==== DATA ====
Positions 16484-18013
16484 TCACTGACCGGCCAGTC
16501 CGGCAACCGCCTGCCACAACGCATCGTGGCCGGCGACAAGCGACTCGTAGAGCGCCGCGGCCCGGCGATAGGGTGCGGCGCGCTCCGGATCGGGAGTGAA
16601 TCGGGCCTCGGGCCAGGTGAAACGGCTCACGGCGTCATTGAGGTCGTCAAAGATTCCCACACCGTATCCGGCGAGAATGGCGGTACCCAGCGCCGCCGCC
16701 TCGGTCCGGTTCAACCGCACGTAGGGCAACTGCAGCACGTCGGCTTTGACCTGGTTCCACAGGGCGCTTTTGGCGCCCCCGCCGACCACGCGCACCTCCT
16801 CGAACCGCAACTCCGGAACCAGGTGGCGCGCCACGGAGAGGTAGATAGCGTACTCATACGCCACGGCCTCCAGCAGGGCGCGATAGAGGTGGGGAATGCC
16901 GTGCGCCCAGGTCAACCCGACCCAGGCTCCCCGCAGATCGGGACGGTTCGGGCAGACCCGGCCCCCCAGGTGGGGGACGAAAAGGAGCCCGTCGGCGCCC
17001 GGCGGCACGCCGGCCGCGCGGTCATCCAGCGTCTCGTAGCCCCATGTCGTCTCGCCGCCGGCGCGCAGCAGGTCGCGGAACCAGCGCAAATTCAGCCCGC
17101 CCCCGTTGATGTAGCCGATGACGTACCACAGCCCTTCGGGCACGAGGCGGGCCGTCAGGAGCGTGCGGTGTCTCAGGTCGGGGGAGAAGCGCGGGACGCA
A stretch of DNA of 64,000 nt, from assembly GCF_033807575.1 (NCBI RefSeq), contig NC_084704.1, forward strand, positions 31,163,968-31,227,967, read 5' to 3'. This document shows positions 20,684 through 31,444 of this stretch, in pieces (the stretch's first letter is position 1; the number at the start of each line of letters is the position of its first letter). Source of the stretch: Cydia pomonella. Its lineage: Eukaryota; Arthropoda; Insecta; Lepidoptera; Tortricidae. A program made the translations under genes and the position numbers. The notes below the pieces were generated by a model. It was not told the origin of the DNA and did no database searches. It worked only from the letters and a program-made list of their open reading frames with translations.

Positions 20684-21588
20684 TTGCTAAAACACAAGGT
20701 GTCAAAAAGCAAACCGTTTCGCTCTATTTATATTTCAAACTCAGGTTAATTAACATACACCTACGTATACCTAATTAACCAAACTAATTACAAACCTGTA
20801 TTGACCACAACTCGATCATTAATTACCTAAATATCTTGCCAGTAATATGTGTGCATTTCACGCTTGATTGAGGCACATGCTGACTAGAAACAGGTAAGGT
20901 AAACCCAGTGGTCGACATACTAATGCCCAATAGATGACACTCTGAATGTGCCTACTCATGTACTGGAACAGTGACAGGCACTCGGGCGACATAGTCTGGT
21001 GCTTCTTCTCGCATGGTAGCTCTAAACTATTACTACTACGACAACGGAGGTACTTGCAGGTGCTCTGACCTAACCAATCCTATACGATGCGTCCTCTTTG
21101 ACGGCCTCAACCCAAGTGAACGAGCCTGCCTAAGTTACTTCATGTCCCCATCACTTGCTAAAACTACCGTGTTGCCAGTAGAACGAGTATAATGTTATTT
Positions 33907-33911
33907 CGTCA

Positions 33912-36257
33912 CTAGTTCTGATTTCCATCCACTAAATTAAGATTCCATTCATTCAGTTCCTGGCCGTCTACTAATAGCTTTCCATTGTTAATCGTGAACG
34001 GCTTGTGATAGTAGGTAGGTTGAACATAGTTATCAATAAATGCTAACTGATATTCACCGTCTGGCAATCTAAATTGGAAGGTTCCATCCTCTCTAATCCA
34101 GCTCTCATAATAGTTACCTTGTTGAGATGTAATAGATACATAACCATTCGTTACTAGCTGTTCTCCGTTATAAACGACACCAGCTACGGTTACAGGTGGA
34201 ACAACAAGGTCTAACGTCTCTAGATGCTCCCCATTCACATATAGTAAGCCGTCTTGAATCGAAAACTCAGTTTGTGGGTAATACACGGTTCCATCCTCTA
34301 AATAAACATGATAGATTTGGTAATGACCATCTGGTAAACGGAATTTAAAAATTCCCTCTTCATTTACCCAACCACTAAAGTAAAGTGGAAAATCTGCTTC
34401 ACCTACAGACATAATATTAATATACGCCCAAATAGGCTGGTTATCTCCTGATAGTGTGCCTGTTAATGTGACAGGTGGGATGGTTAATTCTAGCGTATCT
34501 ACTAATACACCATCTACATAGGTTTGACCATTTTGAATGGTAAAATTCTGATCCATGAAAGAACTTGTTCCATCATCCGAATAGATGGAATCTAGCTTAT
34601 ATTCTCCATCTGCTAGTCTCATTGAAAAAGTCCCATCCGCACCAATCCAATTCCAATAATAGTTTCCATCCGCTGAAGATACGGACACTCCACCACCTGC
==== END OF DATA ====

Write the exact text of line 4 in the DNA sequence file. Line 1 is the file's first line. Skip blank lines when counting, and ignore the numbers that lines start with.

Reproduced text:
16601 TCGGGCCTCGGGCCAGGTGAAACGGCTCACGGCGTCATTGAGGTCGTCAAAGATTCCCACACCGTATCCGGCGAGAATGGCGGTACCCAGCGCCGCCGCC